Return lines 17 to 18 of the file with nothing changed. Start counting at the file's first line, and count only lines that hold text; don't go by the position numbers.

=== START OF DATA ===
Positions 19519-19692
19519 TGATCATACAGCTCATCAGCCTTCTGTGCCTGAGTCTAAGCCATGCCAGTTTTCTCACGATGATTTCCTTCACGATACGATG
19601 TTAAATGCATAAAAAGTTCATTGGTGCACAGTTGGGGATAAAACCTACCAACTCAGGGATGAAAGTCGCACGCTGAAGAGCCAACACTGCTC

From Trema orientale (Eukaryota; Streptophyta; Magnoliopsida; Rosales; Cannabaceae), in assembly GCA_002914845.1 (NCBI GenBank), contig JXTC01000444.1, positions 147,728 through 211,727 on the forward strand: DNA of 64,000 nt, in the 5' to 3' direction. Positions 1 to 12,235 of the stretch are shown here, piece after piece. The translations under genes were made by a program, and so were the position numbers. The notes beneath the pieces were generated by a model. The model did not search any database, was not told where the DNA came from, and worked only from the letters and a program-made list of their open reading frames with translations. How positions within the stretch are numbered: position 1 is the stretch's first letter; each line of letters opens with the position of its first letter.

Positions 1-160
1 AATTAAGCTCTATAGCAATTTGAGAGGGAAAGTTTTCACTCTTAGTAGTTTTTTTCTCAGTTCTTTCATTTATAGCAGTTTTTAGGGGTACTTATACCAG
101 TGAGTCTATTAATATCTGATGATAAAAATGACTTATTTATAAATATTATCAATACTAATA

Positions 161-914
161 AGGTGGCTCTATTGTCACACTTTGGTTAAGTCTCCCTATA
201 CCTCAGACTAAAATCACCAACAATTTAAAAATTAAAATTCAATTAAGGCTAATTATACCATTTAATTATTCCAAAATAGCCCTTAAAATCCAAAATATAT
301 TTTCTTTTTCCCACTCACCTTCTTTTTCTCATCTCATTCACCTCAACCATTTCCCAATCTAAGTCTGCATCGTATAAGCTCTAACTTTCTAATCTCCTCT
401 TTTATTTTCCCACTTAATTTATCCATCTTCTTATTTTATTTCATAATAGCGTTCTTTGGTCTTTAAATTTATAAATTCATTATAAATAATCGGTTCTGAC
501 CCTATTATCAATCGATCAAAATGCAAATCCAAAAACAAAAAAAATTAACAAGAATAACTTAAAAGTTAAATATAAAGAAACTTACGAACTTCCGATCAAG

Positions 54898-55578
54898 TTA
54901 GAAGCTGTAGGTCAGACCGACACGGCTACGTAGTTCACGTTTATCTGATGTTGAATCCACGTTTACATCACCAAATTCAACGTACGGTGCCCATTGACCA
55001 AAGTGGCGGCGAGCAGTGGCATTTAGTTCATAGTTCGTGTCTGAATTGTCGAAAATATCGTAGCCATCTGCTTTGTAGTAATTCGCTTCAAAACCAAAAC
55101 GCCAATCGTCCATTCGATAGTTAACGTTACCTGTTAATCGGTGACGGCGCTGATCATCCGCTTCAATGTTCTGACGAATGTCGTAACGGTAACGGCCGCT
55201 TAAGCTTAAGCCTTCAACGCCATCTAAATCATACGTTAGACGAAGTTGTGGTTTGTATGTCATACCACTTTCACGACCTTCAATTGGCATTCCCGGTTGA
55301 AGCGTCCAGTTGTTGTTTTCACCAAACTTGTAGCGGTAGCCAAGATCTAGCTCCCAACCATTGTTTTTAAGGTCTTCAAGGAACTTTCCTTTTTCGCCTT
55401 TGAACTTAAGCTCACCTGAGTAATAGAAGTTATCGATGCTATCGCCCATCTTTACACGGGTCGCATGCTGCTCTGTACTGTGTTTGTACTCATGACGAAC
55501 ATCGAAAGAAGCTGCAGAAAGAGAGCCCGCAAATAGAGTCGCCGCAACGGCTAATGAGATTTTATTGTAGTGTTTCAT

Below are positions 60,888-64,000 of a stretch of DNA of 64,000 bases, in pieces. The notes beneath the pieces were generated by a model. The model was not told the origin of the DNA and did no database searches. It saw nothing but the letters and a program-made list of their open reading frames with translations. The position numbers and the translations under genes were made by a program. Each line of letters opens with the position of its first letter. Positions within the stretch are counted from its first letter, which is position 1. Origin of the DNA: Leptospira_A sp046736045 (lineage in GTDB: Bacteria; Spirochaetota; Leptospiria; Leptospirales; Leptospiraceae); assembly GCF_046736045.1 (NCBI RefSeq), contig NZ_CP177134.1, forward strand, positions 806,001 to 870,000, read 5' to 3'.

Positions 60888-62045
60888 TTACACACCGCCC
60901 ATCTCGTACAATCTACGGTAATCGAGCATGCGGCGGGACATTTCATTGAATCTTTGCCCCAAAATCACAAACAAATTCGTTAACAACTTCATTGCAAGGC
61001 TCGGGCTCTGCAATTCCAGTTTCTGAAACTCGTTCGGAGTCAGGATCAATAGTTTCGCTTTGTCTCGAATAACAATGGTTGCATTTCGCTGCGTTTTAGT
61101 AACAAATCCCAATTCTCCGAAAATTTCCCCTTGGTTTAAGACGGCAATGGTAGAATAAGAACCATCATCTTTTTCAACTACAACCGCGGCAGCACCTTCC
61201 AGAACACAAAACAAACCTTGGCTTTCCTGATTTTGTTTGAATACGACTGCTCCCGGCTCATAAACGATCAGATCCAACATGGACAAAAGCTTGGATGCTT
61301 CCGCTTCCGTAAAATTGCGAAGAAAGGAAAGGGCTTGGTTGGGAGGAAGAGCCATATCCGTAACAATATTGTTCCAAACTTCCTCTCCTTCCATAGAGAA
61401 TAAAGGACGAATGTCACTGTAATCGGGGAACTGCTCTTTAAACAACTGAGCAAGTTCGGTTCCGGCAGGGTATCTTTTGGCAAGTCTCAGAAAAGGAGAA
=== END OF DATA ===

55001 AAGTGGCGGCGAGCAGTGGCATTTAGTTCATAGTTCGTGTCTGAATTGTCGAAAATATCGTAGCCATCTGCTTTGTAGTAATTCGCTTCAAAACCAAAAC
55101 GCCAATCGTCCATTCGATAGTTAACGTTACCTGTTAATCGGTGACGGCGCTGATCATCCGCTTCAATGTTCTGACGAATGTCGTAACGGTAACGGCCGCT